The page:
The US moves military stockpiles from Israel to Ukraine
The US has moved thousands of artillery shells from a military ammunition depot in Israel to Ukraine for military assistance.
The Israeli stockpile has traditionally been used to arm US forces operating in the Middle East. The US has begun to rely on him to provide weapons to the Ukrainians, however, as US aid to the country cuts deeper and deeper into sources, the New York Times reported.
The stockpile in Israel is the second major source of weapons that the US has begun to drain, as it has also turned to stores in South Korea in recent months.
The location of the sources is politically sensitive, however, as both Israel and South Korea have pledged not to provide lethal aid to Ukraine. Neither country has officially broken that pledge, but some fear Russia could argue that allowing the US to remove arms from its stockpiles is such support, according to the Times.
Russia to expand the size of its army to 1.5 million soldiers, the Minister of Defense says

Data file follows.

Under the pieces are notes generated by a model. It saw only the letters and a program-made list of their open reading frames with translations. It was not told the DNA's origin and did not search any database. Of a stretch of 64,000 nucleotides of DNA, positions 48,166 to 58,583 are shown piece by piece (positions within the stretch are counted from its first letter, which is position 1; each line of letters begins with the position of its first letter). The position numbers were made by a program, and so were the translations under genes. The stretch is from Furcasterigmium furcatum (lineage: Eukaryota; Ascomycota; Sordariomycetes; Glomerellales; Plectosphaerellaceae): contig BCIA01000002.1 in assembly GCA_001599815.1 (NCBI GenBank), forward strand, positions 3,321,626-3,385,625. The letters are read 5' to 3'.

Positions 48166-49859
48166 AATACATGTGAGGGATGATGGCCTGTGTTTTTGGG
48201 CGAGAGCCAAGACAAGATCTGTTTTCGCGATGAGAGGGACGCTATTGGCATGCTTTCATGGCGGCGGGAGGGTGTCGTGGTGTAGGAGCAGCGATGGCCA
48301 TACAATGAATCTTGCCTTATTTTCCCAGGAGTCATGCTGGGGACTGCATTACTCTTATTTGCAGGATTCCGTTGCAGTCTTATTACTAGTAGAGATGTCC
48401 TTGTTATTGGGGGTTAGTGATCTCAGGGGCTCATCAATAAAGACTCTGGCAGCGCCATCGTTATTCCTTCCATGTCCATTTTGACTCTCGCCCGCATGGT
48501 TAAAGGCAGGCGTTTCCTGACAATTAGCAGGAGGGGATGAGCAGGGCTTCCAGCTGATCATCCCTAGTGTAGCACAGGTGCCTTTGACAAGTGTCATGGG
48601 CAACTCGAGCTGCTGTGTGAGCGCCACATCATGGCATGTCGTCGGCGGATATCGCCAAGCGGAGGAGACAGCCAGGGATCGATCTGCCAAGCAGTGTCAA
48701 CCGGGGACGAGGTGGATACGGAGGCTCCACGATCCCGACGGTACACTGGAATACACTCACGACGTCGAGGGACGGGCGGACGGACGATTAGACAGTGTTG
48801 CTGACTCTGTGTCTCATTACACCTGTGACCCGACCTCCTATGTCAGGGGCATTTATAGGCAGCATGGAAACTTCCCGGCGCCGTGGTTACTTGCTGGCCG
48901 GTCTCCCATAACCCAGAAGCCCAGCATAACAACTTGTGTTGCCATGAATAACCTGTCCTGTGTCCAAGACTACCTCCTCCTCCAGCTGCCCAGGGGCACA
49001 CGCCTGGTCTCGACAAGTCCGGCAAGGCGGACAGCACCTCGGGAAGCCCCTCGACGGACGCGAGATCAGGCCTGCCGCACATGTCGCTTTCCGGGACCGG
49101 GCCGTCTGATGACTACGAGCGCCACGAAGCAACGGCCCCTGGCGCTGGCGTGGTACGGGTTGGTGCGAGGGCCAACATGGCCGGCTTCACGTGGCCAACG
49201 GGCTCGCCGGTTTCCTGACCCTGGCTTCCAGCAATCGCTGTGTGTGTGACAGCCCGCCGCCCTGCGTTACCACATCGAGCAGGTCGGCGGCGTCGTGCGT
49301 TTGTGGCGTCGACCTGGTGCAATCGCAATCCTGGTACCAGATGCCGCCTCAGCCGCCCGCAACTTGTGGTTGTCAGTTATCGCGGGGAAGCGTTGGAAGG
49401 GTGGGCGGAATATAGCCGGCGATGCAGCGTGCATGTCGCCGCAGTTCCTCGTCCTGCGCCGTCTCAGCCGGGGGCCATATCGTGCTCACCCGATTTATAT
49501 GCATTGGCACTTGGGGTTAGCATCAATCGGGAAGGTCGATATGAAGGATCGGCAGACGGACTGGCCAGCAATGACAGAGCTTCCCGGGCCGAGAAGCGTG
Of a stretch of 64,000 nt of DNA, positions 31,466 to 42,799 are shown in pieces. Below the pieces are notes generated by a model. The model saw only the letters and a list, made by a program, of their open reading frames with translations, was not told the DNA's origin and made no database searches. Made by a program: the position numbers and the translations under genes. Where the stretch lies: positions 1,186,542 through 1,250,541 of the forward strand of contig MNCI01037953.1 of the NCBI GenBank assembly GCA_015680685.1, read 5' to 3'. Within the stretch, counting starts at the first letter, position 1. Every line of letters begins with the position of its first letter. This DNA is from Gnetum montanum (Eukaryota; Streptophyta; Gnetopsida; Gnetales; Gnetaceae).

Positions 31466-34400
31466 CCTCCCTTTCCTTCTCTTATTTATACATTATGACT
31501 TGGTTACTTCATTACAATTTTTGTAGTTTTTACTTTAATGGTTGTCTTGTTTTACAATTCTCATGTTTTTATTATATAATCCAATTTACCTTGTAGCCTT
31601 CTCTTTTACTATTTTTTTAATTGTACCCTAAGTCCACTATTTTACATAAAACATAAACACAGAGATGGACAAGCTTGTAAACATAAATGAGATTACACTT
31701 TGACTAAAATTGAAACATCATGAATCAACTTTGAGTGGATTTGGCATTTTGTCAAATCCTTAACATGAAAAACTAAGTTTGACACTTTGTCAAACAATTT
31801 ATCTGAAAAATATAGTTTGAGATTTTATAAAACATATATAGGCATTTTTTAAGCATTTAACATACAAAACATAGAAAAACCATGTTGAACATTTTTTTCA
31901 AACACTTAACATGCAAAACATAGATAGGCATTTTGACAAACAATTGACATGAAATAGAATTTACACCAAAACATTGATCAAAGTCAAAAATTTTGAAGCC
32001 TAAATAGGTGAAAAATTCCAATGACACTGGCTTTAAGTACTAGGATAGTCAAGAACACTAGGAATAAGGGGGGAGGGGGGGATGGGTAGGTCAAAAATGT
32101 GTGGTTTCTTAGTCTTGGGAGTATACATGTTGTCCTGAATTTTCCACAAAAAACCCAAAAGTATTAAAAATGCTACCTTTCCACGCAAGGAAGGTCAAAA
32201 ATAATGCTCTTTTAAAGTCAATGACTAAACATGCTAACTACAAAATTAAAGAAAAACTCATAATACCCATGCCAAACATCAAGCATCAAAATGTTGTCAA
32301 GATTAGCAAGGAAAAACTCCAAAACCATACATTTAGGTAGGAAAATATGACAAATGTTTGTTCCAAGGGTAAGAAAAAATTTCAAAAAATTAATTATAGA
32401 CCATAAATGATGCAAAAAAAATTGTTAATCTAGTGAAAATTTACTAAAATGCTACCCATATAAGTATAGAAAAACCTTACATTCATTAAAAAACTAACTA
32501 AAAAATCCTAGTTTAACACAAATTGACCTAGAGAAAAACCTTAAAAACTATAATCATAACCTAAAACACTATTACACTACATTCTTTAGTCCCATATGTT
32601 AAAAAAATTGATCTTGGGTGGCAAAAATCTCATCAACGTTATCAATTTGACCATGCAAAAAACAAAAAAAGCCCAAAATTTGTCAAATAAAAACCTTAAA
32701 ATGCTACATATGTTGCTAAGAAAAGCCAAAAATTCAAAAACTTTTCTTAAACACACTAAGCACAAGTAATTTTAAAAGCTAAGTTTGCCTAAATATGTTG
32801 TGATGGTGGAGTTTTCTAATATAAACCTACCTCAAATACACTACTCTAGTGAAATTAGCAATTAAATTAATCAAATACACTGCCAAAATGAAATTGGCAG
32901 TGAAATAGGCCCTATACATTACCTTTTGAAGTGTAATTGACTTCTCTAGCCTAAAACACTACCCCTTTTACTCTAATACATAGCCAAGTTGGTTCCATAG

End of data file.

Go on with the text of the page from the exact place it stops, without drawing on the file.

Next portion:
The new rush of artillery comes as Russia’s invasion of Ukraine approaches the one-year mark. Russia plans to expand the size of its army to 1.5 million soldiers in the coming years with a series of conscriptions.
AUSTRALIAN OPEN RESULTS Russian, Belarusian flags after event
Defense Minister Sergei Shoigu announced the troop increase on Tuesday, which is expected to be completed by 2026, according to Russian state news agency TASS.
“Only by strengthening the main structural components of the Armed Forces is it possible to guarantee the state’s military security and protect new organizations and critical resources of the Russian Federation,” Shoigu said, according to Reuters.
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The Russian military has about 1 million soldiers, and it is difficult to estimate the number killed in the fight with Ukraine.
The Kremlin it was previously thought that the size of its armed forces was sufficient, but that changed after hopes for a quick victory over its neighbor were dashed by strong Ukrainian resistance.
Fox News’ Louis Casiano contributed to this report.